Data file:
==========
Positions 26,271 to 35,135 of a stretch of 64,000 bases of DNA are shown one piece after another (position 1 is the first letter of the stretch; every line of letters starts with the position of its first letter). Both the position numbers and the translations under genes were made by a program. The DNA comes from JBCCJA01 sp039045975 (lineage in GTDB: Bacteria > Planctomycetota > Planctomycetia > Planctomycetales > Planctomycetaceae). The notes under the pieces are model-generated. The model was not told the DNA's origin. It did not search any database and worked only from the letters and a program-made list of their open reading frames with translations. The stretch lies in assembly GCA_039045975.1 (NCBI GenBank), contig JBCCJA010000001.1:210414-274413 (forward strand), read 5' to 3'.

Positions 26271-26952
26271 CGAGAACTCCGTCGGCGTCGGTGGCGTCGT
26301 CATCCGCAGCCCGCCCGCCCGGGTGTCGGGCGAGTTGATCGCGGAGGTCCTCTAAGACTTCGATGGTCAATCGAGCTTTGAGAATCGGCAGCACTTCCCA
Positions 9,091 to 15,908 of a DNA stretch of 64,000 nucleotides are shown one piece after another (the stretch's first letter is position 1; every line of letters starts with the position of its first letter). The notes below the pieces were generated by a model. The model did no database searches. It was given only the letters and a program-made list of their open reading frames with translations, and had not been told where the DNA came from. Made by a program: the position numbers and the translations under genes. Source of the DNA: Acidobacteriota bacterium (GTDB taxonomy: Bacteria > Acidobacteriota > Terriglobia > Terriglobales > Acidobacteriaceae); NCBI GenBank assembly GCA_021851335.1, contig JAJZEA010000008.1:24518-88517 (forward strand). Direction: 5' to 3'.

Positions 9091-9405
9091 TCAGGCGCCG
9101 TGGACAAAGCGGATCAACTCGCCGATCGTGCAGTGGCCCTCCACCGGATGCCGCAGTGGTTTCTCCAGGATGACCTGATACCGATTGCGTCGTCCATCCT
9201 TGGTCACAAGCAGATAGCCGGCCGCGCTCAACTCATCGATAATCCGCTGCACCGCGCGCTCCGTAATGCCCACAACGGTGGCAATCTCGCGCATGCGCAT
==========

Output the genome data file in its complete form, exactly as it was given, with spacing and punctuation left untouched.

Positions 26,271 to 35,135 of a stretch of 64,000 bases of DNA are shown one piece after another (position 1 is the first letter of the stretch; every line of letters starts with the position of its first letter). Both the position numbers and the translations under genes were made by a program. The DNA comes from JBCCJA01 sp039045975 (lineage in GTDB: Bacteria > Planctomycetota > Planctomycetia > Planctomycetales > Planctomycetaceae). The notes under the pieces are model-generated. The model was not told the DNA's origin. It did not search any database and worked only from the letters and a program-made list of their open reading frames with translations. The stretch lies in assembly GCA_039045975.1 (NCBI GenBank), contig JBCCJA010000001.1:210414-274413 (forward strand), read 5' to 3'.

Positions 26271-26952
26271 CGAGAACTCCGTCGGCGTCGGTGGCGTCGT
26301 CATCCGCAGCCCGCCCGCCCGGGTGTCGGGCGAGTTGATCGCGGAGGTCCTCTAAGACTTCGATGGTCAATCGAGCTTTGAGAATCGGCAGCACTTCCCA
Positions 9,091 to 15,908 of a DNA stretch of 64,000 nucleotides are shown one piece after another (the stretch's first letter is position 1; every line of letters starts with the position of its first letter). The notes below the pieces were generated by a model. The model did no database searches. It was given only the letters and a program-made list of their open reading frames with translations, and had not been told where the DNA came from. Made by a program: the position numbers and the translations under genes. Source of the DNA: Acidobacteriota bacterium (GTDB taxonomy: Bacteria > Acidobacteriota > Terriglobia > Terriglobales > Acidobacteriaceae); NCBI GenBank assembly GCA_021851335.1, contig JAJZEA010000008.1:24518-88517 (forward strand). Direction: 5' to 3'.

Positions 9091-9405
9091 TCAGGCGCCG
9101 TGGACAAAGCGGATCAACTCGCCGATCGTGCAGTGGCCCTCCACCGGATGCCGCAGTGGTTTCTCCAGGATGACCTGATACCGATTGCGTCGTCCATCCT
9201 TGGTCACAAGCAGATAGCCGGCCGCGCTCAACTCATCGATAATCCGCTGCACCGCGCGCTCCGTAATGCCCACAACGGTGGCAATCTCGCGCATGCGCAT